The strategic planning process and public participation : a case study in South Yorkshire 1973-1978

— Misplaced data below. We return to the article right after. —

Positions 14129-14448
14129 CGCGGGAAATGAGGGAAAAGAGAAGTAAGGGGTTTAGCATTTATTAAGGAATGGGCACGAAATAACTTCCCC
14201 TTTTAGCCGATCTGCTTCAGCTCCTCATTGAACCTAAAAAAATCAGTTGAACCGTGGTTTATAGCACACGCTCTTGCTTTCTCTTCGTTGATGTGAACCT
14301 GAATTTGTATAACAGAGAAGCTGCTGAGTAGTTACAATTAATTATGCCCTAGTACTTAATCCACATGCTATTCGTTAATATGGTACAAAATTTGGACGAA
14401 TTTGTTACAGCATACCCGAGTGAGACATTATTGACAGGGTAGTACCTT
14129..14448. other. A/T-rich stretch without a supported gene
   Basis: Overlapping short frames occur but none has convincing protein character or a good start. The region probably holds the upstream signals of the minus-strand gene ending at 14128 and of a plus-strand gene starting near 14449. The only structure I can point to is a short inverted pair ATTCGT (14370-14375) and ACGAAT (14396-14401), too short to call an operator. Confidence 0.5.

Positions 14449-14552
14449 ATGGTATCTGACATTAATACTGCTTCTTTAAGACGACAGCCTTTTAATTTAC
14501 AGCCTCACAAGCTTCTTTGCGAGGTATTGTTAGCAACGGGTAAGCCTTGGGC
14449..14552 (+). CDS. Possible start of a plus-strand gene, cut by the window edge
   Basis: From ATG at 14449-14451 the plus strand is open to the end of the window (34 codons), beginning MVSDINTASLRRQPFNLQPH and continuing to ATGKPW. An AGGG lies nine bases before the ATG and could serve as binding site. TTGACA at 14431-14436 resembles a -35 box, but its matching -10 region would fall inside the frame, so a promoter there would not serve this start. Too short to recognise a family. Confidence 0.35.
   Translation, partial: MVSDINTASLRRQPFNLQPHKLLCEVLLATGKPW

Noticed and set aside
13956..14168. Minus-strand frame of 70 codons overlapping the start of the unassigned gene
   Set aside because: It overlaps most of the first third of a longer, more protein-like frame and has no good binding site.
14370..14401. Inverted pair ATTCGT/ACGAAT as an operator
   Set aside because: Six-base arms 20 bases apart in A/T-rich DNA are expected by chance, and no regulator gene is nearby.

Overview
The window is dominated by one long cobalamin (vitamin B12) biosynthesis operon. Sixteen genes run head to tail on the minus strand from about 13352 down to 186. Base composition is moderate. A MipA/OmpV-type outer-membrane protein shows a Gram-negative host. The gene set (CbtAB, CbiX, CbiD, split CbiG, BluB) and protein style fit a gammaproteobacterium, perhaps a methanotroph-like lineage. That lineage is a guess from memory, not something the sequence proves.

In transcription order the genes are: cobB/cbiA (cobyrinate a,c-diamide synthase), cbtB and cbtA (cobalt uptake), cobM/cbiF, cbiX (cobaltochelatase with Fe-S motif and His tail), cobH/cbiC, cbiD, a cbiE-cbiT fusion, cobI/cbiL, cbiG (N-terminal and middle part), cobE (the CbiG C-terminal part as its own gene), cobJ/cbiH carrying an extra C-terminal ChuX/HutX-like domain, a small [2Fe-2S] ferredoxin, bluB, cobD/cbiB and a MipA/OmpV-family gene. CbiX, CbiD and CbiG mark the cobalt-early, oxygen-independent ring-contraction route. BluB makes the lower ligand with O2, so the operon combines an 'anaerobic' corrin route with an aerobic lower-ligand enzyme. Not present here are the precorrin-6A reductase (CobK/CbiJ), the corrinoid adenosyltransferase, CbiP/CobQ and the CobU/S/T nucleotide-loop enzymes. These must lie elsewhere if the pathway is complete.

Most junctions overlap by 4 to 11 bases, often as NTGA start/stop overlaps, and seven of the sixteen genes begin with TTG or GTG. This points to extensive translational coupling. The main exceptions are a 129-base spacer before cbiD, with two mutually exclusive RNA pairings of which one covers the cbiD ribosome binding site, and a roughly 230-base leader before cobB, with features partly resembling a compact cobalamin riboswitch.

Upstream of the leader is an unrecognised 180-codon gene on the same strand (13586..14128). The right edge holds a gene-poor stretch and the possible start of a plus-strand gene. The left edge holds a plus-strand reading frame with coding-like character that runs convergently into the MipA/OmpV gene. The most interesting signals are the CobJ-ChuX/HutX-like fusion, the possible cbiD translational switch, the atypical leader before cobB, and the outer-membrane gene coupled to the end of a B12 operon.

The thesis presents an analysis of strategic plan-making in the metropolitan county councils during the 1970s, principally through a case study of local authority activity in South Yorkshire between 1973 and 1978. In addition to the detailed case study some original empirical material and secondary analysis was undertaken in the other metropolitan county councils (apart from London) in order to draw comparisons between planning processes and public participation. The research employed a variety of methods/ techniques including non-participant observation of many formal and informal meetings within local government, secondary analysis of published and internal documentation from local authorities in South Yorkshire and the other metropolitan areas, interviews with samples of members and officers in the five South Yorkshire local authorities and with selected planning officers in the other five metropolitan county councils. A small survey of local groups and voluntary organisations in South Yorkshire was undertaken towards the end of the time period under study. In addition, the close involvement of the researcher with the planning process gave many opportunities for informal discussion with key personnel. Towards the end of the planning period the examination in public was covered in full by attendance and recording of all sessions, together with secondary analysis of all submitted documentation and the DOE day summaries. A context is provided in the early sections, not only to the strategic planning process and planning participation but to the democratic roots of participation in politics. The empirical material is present in three sections, namely, the strategic planning process and public participation, relationships between local authorities in the two-tier system of local government in the metropolitan areas, and central-local relations. The main findings under these three heads show, respectively, that; a) professional planning staff and local councillors held distinctively different views on the nature of the planning process, on the role and nature of public participation in planning, and ultimately, on what was felt to be a justifiable and acceptable set of strategic planning policies for the county; b) the split in town planning responsibilities and functions between the two tiers of local government in the metropolitan areas led to tension and confrontation at both the technical and political level. This tension was exacerbated by the rationalistic and comprehensive approach to plan making favoured by the professional officers in the country; c) the role of central government in moulding the structure plan towards an outcome favoured by the centre (ministers and civil servants) overrode the distributional and interventionist strategy favoured by the county council leaving a trend-following, market oriented framework in place as the approved plan. A number of broader observations based on the findings conclude the study.